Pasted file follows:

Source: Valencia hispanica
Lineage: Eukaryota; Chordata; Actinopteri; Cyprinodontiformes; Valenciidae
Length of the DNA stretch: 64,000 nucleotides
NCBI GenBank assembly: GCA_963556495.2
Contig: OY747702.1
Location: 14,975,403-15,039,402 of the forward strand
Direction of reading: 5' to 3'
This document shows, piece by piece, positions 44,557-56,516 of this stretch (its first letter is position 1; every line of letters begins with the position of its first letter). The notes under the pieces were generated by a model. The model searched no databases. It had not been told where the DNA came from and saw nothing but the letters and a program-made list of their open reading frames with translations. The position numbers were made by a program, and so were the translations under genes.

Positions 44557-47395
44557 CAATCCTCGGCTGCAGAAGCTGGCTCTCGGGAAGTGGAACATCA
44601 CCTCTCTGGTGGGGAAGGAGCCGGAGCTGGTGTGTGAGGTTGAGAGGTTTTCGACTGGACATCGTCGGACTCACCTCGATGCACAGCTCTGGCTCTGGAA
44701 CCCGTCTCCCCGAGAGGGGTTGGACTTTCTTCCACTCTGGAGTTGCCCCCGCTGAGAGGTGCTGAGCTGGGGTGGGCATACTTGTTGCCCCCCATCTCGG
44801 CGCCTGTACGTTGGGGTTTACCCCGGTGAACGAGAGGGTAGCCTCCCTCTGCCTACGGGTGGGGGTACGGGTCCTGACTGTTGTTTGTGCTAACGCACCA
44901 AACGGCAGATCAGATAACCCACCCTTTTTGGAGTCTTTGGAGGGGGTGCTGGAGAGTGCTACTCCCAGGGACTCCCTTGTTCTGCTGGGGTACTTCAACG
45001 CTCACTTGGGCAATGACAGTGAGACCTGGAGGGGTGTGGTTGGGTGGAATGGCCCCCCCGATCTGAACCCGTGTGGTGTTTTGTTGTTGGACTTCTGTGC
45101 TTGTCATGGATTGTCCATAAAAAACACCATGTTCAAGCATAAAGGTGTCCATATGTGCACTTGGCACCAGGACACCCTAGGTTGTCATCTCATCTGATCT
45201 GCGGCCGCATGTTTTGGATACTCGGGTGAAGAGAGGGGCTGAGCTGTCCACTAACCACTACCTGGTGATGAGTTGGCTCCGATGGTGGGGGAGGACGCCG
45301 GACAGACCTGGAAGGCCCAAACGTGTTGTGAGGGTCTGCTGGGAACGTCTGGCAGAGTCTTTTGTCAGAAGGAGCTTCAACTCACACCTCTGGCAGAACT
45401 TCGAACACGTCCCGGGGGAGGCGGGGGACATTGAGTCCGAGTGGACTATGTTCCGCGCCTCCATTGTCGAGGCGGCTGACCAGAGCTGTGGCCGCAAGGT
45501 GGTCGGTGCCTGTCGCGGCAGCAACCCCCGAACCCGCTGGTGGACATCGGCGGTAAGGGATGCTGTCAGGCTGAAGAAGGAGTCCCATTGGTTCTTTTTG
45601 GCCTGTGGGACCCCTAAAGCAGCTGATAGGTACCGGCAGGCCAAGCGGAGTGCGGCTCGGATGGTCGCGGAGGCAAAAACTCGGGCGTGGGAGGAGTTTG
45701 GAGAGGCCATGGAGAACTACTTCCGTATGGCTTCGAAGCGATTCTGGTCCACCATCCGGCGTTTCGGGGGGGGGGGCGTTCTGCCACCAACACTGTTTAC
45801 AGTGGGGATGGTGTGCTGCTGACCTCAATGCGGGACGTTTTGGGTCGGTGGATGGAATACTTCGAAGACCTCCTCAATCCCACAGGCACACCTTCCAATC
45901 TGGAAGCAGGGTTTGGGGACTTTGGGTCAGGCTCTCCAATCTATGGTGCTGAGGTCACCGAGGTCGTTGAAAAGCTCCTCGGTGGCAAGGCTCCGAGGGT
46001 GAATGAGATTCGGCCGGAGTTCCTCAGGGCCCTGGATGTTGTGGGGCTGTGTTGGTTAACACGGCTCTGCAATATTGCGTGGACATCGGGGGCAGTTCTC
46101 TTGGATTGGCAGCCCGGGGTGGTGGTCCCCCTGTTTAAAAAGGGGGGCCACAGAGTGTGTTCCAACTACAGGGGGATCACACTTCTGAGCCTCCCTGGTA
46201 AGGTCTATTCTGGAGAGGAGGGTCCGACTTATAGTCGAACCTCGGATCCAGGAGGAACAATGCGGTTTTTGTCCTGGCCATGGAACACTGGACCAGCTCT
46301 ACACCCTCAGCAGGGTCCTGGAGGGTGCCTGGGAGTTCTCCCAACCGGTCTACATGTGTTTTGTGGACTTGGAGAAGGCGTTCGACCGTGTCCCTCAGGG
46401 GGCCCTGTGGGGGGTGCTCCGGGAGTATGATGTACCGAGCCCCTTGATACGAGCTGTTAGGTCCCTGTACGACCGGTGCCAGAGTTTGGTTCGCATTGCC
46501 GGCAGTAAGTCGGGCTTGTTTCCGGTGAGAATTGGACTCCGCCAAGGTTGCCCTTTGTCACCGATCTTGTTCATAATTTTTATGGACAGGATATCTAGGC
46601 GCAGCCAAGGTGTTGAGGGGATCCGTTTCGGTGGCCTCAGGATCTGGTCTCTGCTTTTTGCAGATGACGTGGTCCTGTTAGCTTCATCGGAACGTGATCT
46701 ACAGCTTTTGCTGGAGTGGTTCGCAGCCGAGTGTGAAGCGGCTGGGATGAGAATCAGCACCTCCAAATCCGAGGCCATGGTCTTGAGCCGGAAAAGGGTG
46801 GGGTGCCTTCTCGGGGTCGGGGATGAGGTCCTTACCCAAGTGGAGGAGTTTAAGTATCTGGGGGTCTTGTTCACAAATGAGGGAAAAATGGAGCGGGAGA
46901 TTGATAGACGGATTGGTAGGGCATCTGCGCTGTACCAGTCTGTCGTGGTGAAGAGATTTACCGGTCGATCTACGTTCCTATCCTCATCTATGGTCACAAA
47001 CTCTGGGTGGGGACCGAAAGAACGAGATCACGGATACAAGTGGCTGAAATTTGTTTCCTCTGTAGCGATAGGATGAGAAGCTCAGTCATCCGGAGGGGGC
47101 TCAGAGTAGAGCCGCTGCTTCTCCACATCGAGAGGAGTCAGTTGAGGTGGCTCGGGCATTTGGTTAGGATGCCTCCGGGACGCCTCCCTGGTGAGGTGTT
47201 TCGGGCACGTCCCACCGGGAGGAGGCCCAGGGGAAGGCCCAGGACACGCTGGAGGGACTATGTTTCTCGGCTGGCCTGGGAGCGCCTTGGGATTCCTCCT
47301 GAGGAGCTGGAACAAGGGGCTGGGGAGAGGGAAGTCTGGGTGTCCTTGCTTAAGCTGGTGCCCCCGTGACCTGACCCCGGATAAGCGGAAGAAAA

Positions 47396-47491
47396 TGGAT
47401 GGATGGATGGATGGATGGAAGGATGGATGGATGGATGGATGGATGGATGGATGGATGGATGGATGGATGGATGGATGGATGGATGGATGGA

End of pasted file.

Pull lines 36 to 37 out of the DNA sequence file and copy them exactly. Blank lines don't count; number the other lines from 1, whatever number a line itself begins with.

47101 TCAGAGTAGAGCCGCTGCTTCTCCACATCGAGAGGAGTCAGTTGAGGTGGCTCGGGCATTTGGTTAGGATGCCTCCGGGACGCCTCCCTGGTGAGGTGTT
47201 TCGGGCACGTCCCACCGGGAGGAGGCCCAGGGGAAGGCCCAGGACACGCTGGAGGGACTATGTTTCTCGGCTGGCCTGGGAGCGCCTTGGGATTCCTCCT